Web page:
Nicola Sturgeon ‘misled’ Scottish Parliament over Donald Trump money laundering probe, court told
15 Jul 2021

Nicola Sturgeon “misled” the Scottish Parliament when she said her Government couldn’t launch a money laundering probe against Donald Trump, a court has heard.

The Court of Session heard how the SNP administration was asked last year to investigate how the Trump Organisation managed to pay for golf course developments in Scotland.

Advocate Aidan O’Neill QC, who represents international human rights group Avaaz, told judge Lord Sandison on Wednesday that Ms Sturgeon didn’t understand the law on a form of investigation called unexplained wealth orders, which is what her Government was told it could use to investigate Mr Trump’s finances.

The hearing concerns how Mr Trump obtained the funding for the Menie golf course in Aberdeenshire and the Turnberry resort in Ayrshire.

But Ms Sturgeon told the Scottish Parliament that the Government couldn’t launch such a probe and that the responsibility for the investigation lay with the Crown Office’s Civil Recovery Unit.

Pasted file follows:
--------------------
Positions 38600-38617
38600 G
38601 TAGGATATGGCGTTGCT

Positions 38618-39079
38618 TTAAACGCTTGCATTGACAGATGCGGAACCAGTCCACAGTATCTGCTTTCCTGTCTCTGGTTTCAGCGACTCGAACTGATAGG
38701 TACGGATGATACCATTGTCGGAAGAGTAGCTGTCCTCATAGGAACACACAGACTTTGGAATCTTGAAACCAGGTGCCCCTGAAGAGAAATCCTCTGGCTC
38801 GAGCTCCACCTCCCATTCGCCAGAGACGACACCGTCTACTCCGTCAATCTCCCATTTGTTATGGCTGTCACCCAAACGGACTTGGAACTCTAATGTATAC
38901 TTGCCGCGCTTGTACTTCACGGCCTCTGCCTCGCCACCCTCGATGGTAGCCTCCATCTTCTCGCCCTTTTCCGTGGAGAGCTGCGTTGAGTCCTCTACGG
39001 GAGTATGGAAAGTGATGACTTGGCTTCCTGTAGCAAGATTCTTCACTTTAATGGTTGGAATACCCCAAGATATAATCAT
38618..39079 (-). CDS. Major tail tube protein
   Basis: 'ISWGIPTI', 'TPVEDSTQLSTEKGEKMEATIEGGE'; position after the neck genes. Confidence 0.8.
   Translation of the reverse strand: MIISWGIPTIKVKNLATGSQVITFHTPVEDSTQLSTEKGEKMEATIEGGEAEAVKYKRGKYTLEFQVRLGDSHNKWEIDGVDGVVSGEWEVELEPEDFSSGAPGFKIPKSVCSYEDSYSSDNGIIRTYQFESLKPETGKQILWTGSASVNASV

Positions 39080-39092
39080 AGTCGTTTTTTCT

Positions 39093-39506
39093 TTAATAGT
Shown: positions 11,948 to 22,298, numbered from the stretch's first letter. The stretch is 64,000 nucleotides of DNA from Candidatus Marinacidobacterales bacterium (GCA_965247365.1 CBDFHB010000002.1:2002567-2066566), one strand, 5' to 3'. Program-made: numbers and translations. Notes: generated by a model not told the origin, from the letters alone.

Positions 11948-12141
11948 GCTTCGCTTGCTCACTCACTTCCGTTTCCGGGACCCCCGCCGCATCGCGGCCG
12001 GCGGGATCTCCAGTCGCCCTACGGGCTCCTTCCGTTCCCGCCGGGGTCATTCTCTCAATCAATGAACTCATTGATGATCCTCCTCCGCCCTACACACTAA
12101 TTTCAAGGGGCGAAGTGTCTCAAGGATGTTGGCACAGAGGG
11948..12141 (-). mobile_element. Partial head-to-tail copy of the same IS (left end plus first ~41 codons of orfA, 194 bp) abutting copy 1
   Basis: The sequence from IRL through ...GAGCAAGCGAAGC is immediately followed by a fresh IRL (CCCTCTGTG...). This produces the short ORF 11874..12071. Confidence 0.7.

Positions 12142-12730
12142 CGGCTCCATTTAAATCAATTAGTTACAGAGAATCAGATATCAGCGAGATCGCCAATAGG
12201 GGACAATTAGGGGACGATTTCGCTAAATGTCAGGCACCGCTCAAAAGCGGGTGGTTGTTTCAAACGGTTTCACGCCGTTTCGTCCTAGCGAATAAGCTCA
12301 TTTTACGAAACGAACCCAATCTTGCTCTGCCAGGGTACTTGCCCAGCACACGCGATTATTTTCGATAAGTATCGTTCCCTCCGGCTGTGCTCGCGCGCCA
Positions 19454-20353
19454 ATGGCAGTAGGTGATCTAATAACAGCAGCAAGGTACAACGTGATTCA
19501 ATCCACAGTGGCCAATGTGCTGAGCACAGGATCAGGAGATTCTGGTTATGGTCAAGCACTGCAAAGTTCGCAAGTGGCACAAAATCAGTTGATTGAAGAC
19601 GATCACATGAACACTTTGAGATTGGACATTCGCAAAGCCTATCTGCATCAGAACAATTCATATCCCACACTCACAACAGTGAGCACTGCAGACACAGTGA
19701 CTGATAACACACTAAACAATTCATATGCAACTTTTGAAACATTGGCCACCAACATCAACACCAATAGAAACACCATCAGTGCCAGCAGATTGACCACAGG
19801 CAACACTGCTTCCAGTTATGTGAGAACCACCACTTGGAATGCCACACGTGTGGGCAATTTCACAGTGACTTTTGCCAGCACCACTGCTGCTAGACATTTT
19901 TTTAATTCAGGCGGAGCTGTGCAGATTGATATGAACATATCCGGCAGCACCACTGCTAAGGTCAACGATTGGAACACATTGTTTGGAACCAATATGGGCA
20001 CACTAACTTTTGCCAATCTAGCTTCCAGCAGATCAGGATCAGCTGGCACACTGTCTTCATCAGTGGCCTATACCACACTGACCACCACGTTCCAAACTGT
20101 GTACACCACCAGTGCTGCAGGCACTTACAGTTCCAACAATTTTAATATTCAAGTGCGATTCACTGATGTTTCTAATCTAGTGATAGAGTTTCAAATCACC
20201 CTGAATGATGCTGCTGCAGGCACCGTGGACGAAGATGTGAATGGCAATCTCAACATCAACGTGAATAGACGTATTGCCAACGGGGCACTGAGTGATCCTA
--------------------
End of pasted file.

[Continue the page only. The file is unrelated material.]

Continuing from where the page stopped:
However, Mr O’Neill told the court that Ms Sturgeon said that the Civil Recovery Unit was politically independent from the Scottish Government, but her Government’s position later changed.

He said the then Justice Secretary Humza Yousaf later announced that the law allowed for the Scottish Government to launch an unexplained wealth order investigation.

Mr O’Neill told the court that Mr Yousaf was correct – that the law allowed for the Scottish ministers to launch such a probe.

He added that Ms Sturgeon failed to understand the law and branded it as “worrying” that she didn’t have a proper understanding of the legislation.

Mr O’Neill, who is asking for permission from the court for a judicial review, which he hopes will overturn the Scottish Government’s refusal to launch an unexplained wealth order against Mr Trump, added: “Strangely, the First Minister didn’t understand the law and misled Parliament on that point.

By Georgina Hayes, The Telegraph, 14 July 2021

Read more at The Telegraph

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